NAPOWRIMO 2020 – Prompt 29

By on Apr 28, 2020 in Featured, Poetry

Robin drawn on a sidewalk in chalk

April is National Poetry Writing Month, and many poets like to challenge themselves to write a poem a day. With that in mind, Wild Violet will be sharing poetry prompts each day: one geared towards adults and one for kids. 

If you write a poem based on this prompt, feel free to share a link to your poem, or the poem itself, in the comments. Poems appearing in the comments are not considered published in Wild Violet, and you retain all rights to your work. 

 

Writing a Letter

For adults:

On social media recently, many people have been taking the time to tell people things they appreciate about them. Perhaps it’s because of the extra time on our hands as much of the world has been on pause for months, waiting out the coronavirus pandemic. What a perfect time to finally tell people some of those things we think to ourselves but often forget to express aloud. Today, write a poem that can serve as a letter, either to a person or a group of people, saying something that you feel needs to be said. For examples, read “The River-Merchant’s Wife: A Letter” by Ezra Pound, “Letter to N.Y.” by Elizabeth Bishop and “Dear Angry Mob” by Joshua Beckman.

 

For children:

Poems often say something directly to the reader, but sometimes they are written with a specific reader or readers in mind. In other words, some poems read like letters written to a person or people. We call those epistolary poems. Write a letter poem using the following steps.

  1. Decide who you’d like to write to. Would you like to address someone in your family? Or a friend? Or someone you’ve never met? Or someone you read about in a book?
  2. Think about what you’d like to say to that person or people. You can write down a few thoughts if you like.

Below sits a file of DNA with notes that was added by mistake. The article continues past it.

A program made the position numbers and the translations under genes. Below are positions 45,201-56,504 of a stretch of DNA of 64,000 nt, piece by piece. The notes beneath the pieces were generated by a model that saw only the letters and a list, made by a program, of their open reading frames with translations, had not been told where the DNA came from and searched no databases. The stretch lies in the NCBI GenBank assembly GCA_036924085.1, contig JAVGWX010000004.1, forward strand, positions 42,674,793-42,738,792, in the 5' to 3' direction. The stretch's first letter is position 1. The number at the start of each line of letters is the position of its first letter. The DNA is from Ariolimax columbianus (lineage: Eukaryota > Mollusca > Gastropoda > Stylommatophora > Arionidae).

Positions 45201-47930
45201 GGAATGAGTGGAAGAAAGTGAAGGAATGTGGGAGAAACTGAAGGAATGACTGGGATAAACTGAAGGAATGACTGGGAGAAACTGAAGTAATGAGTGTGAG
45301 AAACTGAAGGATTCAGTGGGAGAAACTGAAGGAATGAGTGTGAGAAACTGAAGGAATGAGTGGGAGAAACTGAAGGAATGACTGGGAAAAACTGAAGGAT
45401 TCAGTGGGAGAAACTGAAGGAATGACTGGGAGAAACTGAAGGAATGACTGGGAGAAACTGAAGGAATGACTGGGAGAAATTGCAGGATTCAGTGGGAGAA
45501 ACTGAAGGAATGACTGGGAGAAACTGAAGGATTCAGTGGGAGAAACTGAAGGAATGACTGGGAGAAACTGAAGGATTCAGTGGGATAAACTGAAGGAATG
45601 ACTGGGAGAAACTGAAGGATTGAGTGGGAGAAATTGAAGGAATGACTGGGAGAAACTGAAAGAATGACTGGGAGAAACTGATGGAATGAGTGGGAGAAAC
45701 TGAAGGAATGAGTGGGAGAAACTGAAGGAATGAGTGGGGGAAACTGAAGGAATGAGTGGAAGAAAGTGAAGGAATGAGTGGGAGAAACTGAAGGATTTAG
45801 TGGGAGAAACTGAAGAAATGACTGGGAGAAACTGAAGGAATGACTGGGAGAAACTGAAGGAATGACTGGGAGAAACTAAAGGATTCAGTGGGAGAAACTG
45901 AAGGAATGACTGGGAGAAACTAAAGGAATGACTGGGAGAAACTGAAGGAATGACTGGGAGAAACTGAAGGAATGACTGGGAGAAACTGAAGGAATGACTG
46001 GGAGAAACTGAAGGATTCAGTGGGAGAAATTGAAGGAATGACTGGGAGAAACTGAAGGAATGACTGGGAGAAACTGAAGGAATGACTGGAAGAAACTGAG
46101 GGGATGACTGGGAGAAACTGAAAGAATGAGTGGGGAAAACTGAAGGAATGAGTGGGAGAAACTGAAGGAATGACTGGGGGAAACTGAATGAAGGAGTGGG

3. Begin your poem with a greeting, which in a letter is called a salutation. You could make it sound personal and friend by using, “Dear (name)” or cold and professional by using “To (name).” Feel free to try out a different greeting instead.
  4. The central part of the poem should be your message. It can be short or long. Try to be specific.
  5. Conclude your poem with a closing phrase and your name. A closing phrase could be friendly, like “Love” or “Your friend,” or it could be more impersonal, like “Sincerely.” You don’t have to use your real name! You might choose, instead, to use something about you, like “The boy in the blue shirt” or “Your neighbor,” or “The girl with clouds in her eyes.”

Letter to a Robin

Dear plump robin,

     I love how you hop
like you’re playing a game
all by yourself. Then you tilt
your head to listen, as if 
waiting for directions. Hop
now. Forward, sideways,
across the sidewalk. Your
orange belly makes me grin.

Your friend,
   The woman taking out the trash

About

Alyce Wilson is the editor of Wild Violet and in her copious spare time writes humor, non-fiction, fiction and poetry, keeps an online journal, and is working on a book, Belated Mommy: How to Cope With Being an Older Mom. Her first chapbook, Picturebook of the Martyrs; her e-book/pamphlet, Stay Out of the Bin! An Editor's Tips on Getting Published in Lit Mags ; her book of essays and columns, The Art of Life; and her humorous nonfiction ebook, Dedicated Idiocy: How Monty Python Fandom Changed My Life, can all be ordered from her Web site, AlyceWilson.com. In late 2019, she published a volume of poetry by her third great-grandfather, Reading's Physician Poet: Poems by Dr. James Meredith Mathews, which also contains genealogical information about the Mathews family. She lives with her husband and son in the Philadelphia area and takes far too many photos of her handsome, creative son, nicknamed Kung Fu Panda.